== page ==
I'm not sure what the actual numbers are...but I would be MOST folks don't come anywhere near filling their 250gig HDDs these days. Most folks, not including those of us geeks that hang on these boards and boast 1TB music collections and 8TB Video collections:) Hell...if you have this much need for storage, there is NO way to put it in your laptop anyway...These days, with Cloud storage becoming more of a reality at a reasonable price and external storage costing pennies a Gig....IMHO, there is NO need for an internal monster HDD anymore! YMMV, as always


  8. electronique macrumors 6502

    Aug 27, 2008
    Notebooks are meant to be portable - Both in size and function.

    One shouldnt really need to carry around their 120GB music collection, along with their 3TB Movie collection...
    If your notebook is your primary PC (ie, no desktop) then you can just as easliy have storage and backup systems at home..

    There is no need to view multiple gigabytes of Movies, photos and music when away from your desk (home)... Unless you are going on a 6 year round the world trip and want to watch some movies along the way.

    So my point. It should be no hassle having 128GB (or 60GB for that matter) storage in a notebook.
  9. leftyMac macrumors regular

    Feb 20, 2011
    it all comes down to what you use your macbook for. for listening to music, watching movies, occasional minor video editing and music production, nothing heavy duty professional stuff, and you want to keep your media stuff locally, just upgrade your HD to a larger 7200 RPM one. it's still faster than the stock 5400 RPM HD. I have all my music / movies on a NAS. no need to keep them locally. I can watch HD movies just fine over wifi.

    but if you actually NEED more speed, SSD is worth every penny.

    I'd dare to say, if you are a consumer, i.e., using your laptop primarily for entertainment, and not to earn the living with it, SSD can be just a luxury. but otherwise it's well worth it.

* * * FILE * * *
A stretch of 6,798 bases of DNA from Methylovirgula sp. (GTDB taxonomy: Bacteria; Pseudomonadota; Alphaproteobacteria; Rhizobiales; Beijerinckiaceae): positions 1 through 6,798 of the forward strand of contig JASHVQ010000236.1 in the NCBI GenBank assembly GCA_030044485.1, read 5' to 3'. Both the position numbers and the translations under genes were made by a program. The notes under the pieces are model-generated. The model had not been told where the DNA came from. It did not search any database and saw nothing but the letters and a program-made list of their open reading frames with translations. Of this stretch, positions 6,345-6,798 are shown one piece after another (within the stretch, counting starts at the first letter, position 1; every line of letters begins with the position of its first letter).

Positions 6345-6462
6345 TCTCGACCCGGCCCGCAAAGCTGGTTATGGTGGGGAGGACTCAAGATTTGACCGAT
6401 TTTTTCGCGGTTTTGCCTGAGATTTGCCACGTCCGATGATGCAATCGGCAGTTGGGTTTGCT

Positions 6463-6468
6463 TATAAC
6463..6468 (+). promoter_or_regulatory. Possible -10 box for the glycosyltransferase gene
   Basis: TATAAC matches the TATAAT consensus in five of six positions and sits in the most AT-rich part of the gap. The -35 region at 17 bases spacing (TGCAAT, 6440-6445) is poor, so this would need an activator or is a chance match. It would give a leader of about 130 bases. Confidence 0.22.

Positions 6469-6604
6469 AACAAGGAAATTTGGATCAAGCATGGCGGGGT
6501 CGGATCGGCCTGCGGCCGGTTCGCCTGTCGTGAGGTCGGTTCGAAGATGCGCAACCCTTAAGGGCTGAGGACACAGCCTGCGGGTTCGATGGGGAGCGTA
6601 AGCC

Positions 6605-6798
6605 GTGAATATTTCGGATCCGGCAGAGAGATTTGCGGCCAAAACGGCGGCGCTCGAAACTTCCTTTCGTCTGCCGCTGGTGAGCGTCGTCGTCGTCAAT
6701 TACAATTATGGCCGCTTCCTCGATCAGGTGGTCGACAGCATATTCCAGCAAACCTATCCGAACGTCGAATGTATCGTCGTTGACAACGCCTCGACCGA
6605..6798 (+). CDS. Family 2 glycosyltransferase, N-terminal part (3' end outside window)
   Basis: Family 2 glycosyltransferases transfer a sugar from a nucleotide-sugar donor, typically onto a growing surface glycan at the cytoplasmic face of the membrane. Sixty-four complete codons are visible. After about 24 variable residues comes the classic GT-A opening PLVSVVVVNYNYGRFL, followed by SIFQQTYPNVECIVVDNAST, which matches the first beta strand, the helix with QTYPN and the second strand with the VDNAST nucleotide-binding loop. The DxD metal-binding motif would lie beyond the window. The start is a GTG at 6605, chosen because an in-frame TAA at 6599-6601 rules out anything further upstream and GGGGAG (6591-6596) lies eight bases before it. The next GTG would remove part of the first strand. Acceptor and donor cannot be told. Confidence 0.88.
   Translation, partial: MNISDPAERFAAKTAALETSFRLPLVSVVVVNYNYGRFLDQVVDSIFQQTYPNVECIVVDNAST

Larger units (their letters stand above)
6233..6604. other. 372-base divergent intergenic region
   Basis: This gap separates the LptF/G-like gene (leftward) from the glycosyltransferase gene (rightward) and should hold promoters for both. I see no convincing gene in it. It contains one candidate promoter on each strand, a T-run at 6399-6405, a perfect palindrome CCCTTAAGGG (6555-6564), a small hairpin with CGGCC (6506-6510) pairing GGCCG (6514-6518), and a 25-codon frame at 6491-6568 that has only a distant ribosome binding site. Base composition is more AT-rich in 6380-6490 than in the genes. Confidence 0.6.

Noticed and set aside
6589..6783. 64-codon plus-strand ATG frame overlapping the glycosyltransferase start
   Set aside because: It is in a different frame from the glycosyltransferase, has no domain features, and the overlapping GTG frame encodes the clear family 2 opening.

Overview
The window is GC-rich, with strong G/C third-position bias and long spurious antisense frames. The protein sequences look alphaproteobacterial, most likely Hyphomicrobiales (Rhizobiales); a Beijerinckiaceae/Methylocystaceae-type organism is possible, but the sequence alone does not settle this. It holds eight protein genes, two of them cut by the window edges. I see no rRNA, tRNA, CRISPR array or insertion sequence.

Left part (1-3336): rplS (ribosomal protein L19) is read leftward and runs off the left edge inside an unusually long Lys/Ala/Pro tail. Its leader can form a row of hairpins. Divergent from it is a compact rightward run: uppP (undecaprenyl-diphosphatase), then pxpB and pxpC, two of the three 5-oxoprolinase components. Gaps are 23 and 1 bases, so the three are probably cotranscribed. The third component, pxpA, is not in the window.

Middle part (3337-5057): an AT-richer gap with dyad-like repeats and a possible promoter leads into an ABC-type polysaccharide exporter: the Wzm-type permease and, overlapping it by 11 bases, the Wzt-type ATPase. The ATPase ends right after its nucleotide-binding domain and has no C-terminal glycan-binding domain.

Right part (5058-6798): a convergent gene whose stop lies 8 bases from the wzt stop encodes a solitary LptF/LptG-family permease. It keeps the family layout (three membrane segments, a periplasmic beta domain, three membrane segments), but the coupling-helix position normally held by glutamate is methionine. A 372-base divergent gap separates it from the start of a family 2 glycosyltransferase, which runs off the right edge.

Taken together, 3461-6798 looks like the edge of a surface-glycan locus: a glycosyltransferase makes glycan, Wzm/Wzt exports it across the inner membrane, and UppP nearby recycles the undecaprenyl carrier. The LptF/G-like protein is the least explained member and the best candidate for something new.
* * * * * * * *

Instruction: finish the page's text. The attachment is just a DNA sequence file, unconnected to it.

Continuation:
10. smallnshort247 macrumors 6502a


    Oct 23, 2010
    I mean thats mainly it. They're not just faster, they're a lot faster. They're less likely to fail because they don't have any moving parts inside.

    Don't get turned off by the lack of decent capacity. SSD's are still fairly new technology in most peoples eyes. I'd say give or take 2 years and you'll start seeing 300-400GB SSD's that aren't as outrageously priced!
  11. Lann macrumors member

    Feb 8, 2011
    What about their life span? I've heard that you can only write/amend files on a SSD a number of times until it won't write to disk anymore, and then you need to buy a new disk. Is this true?
  12. electronique macrumors 6502

    Aug 27, 2008
    Probably no less than the lifespan of a normal HDD..
    Ive been through a few HDD's in my life..
  13. I'mAMac macrumors 6502a


    Aug 28, 2006
    In a Mac box
    Really? I can't remember the last time I used my superdrive. DVDs/CDs are dead imo.
  14. hcho3 macrumors 68030

    May 13, 2010
    Apple should just take out optical drive on both 13 inch and 15 inch. People don't buy music as CD anymore. They watch movies in their living room. If they want to watch movies on the computer, it can be watched thru netflix or amazon video on demand.

    Optical drive should stay in 17 inch for a time being since 17 is obviously not very portable and considered as desktop replacement. They could include external DVD drive like super drive in the retail packaging, but optical drive needs to go. Instead, I would take bigger battery, fans, more room for powerful GPU or w/e.